$28,000-$40,000 Value Indicator
$25,000-$40,000 Value Indicator
¥130,000-¥200,000 Value Indicator
€17,000-€26,000 Value Indicator
$140,000-$220,000 Value Indicator
¥2,640,000-¥4,000,000 Value Indicator
$18,000-$28,000 Value Indicator
This estimate blends recent public auction records with our own private sale data and network demand.
There aren’t enough data points on this work for a comprehensive result. Please speak to a specialist by making an enquiry.
Medium: Photographic print
Format: Signed Print
Size: H 102cm x W 116cm
Edition size: 35
|Auction Date||Auction House||Artwork|
Return to Seller
|May 2022||Phillips New York - United States||Guildenstern - Signed Print|
|March 2021||Christie's New York - United States||Guildenstern - Signed Print|
|July 2020||Phillips London - United Kingdom||Guildenstern - Signed Print|
|March 2016||Christie's New York - United States||Guildenstern - Signed Print|
|March 2015||Sotheby's London - United Kingdom||Guildenstern - Signed Print|
|September 2013||Christie's London - United Kingdom||Guildenstern - Signed Print|
|March 2010||Christie's New York - United States||Guildenstern - Signed Print|
Guildenstern (1998) is a signed photographic print created by internationally renowned German painter, Gerhard Richter. Released in a special edition of 35, the artwork captures the diverse character of Richter’s oeuvre, representing a stark departure from the simplistic, monochrome style of his famous Grey Paintings.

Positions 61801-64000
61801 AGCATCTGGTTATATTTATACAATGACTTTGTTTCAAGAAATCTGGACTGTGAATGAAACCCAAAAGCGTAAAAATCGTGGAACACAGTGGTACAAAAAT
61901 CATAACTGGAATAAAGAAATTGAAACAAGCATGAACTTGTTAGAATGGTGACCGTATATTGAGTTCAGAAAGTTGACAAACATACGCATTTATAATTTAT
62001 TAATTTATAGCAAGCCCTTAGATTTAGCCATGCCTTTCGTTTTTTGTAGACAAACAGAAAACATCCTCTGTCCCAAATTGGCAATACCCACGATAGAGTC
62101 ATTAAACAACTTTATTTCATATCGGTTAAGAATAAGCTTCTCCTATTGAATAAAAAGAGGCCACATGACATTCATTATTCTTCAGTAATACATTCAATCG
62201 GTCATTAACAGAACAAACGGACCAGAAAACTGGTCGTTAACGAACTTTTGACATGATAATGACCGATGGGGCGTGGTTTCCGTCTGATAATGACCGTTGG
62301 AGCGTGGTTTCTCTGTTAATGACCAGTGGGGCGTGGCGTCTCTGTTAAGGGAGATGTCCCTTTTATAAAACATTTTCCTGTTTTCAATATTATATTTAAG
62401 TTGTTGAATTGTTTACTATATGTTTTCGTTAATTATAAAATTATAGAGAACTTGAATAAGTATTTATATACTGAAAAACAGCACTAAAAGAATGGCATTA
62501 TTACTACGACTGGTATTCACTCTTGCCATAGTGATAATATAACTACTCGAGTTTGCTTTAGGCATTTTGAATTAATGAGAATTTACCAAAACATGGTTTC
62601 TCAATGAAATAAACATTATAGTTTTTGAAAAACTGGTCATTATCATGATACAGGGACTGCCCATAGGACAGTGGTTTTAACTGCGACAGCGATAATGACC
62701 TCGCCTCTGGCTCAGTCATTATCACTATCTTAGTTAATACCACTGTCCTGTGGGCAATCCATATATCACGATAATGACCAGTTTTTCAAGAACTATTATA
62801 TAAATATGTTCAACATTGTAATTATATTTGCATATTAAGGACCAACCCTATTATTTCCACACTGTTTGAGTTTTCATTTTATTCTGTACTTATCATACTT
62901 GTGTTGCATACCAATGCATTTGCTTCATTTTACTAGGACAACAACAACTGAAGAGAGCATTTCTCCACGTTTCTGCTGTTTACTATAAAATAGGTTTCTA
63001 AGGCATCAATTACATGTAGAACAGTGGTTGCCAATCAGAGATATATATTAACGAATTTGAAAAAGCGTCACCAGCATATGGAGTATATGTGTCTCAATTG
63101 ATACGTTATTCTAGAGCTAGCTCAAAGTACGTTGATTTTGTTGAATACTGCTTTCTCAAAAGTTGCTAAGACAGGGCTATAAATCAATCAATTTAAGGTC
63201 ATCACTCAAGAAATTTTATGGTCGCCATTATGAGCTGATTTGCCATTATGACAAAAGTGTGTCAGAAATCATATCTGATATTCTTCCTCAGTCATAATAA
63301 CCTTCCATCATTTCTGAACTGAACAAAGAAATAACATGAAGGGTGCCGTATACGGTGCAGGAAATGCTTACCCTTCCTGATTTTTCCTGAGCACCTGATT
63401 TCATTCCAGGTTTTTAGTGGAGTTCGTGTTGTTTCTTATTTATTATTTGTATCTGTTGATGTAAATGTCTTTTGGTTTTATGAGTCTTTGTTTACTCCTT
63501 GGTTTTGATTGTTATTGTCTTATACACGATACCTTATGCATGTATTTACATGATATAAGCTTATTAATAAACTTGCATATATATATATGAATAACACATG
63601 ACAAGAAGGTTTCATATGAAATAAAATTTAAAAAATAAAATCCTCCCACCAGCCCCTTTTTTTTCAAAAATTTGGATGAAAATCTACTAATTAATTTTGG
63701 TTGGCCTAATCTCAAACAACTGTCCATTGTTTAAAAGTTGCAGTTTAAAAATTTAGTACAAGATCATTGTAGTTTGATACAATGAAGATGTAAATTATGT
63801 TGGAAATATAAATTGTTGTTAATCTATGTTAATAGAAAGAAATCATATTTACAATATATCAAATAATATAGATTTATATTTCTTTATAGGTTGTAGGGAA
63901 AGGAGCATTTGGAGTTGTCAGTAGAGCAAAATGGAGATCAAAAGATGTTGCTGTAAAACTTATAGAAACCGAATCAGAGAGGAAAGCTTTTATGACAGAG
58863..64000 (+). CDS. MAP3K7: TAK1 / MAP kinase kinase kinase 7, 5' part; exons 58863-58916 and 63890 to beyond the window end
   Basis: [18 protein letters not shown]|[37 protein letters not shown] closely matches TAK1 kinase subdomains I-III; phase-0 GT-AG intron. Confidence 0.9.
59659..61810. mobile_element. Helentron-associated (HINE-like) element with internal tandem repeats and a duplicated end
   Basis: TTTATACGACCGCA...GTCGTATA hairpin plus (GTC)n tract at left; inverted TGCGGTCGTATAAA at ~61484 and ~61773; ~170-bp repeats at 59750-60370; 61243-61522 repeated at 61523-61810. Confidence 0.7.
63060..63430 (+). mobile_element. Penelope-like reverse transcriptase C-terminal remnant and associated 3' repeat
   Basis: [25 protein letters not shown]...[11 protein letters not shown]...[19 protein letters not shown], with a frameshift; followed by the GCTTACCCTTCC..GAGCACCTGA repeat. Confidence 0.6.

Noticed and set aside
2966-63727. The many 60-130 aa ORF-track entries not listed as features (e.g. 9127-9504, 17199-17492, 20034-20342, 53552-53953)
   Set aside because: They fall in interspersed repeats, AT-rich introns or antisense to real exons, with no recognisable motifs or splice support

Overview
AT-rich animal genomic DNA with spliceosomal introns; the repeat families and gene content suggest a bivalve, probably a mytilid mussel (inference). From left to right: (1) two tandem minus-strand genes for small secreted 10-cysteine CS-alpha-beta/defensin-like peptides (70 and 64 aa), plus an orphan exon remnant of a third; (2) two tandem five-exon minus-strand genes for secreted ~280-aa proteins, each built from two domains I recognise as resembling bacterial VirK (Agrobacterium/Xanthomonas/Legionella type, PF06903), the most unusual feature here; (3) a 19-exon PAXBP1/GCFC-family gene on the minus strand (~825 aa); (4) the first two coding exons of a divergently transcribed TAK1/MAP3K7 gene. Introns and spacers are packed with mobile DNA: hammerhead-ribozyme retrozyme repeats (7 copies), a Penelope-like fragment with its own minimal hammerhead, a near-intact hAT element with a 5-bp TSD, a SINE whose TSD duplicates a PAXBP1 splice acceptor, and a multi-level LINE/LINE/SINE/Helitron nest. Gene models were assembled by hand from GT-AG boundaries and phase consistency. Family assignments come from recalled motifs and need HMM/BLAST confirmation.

Placed against a white background, a square-shaped photograph brings together a mixture of bold colours and irregular shapes that sprawl freely across the surface of the image. At the very centre of the photograph, diffuse splashes of yellow and red appear to melt together, creating an abstract, kaleidoscopic pattern. The surface of the colours is covered irregularly with bubbles of varying size, bringing the viewer closer to the experience of looking at an active process of transformation of the dissolving colours.
Guildenstern stands in opposition to Richter’s monochrome paintings of the earlier period. The artwork captures how the experimentation with colours and mediums allows the artist to move in the direction of lively, genre-defying images. The artist commented in this context: “‘I do not pursue any particular intentions, system, or direction. I do not have a programme, a style, a course to follow. I have brought not being interested in specialist problems, working themes, in variations towards mystery. I shy away from all restrictions, I do not know what I want, I am inconsistent, indifferent, passive; I like things that are indeterminate and boundless, and I like persistent uncertainty”.